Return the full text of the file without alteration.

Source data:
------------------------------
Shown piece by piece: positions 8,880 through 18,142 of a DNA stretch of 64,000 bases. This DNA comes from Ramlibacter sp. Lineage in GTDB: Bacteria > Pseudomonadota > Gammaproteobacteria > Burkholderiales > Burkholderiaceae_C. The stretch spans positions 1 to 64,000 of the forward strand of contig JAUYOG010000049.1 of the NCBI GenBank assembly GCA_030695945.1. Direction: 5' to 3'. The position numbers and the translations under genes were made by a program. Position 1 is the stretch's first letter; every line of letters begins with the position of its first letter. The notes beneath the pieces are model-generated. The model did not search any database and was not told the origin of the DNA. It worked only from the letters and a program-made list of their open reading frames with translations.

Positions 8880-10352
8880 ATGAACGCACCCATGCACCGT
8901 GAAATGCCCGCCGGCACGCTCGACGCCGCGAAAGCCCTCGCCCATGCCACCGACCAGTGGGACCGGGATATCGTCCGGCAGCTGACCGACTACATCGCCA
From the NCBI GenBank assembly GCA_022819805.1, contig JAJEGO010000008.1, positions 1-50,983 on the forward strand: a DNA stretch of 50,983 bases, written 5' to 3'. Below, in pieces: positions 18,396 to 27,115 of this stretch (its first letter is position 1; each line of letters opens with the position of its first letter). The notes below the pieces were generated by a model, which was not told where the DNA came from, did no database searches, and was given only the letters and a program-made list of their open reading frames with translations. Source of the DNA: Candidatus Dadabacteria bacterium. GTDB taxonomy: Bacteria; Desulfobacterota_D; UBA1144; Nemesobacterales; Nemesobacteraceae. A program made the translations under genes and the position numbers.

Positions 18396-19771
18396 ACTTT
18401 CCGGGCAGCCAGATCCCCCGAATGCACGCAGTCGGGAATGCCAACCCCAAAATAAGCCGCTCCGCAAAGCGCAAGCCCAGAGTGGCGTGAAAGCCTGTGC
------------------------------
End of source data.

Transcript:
Shown piece by piece: positions 8,880 through 18,142 of a DNA stretch of 64,000 bases. This DNA comes from Ramlibacter sp. Lineage in GTDB: Bacteria > Pseudomonadota > Gammaproteobacteria > Burkholderiales > Burkholderiaceae_C. The stretch spans positions 1 to 64,000 of the forward strand of contig JAUYOG010000049.1 of the NCBI GenBank assembly GCA_030695945.1. Direction: 5' to 3'. The position numbers and the translations under genes were made by a program. Position 1 is the stretch's first letter; every line of letters begins with the position of its first letter. The notes beneath the pieces are model-generated. The model did not search any database and was not told the origin of the DNA. It worked only from the letters and a program-made list of their open reading frames with translations.

Positions 8880-10352
8880 ATGAACGCACCCATGCACCGT
8901 GAAATGCCCGCCGGCACGCTCGACGCCGCGAAAGCCCTCGCCCATGCCACCGACCAGTGGGACCGGGATATCGTCCGGCAGCTGACCGACTACATCGCCA
From the NCBI GenBank assembly GCA_022819805.1, contig JAJEGO010000008.1, positions 1-50,983 on the forward strand: a DNA stretch of 50,983 bases, written 5' to 3'. Below, in pieces: positions 18,396 to 27,115 of this stretch (its first letter is position 1; each line of letters opens with the position of its first letter). The notes below the pieces were generated by a model, which was not told where the DNA came from, did no database searches, and was given only the letters and a program-made list of their open reading frames with translations. Source of the DNA: Candidatus Dadabacteria bacterium. GTDB taxonomy: Bacteria; Desulfobacterota_D; UBA1144; Nemesobacterales; Nemesobacteraceae. A program made the translations under genes and the position numbers.

Positions 18396-19771
18396 ACTTT
18401 CCGGGCAGCCAGATCCCCCGAATGCACGCAGTCGGGAATGCCAACCCCAAAATAAGCCGCTCCGCAAAGCGCAAGCCCAGAGTGGCGTGAAAGCCTGTGC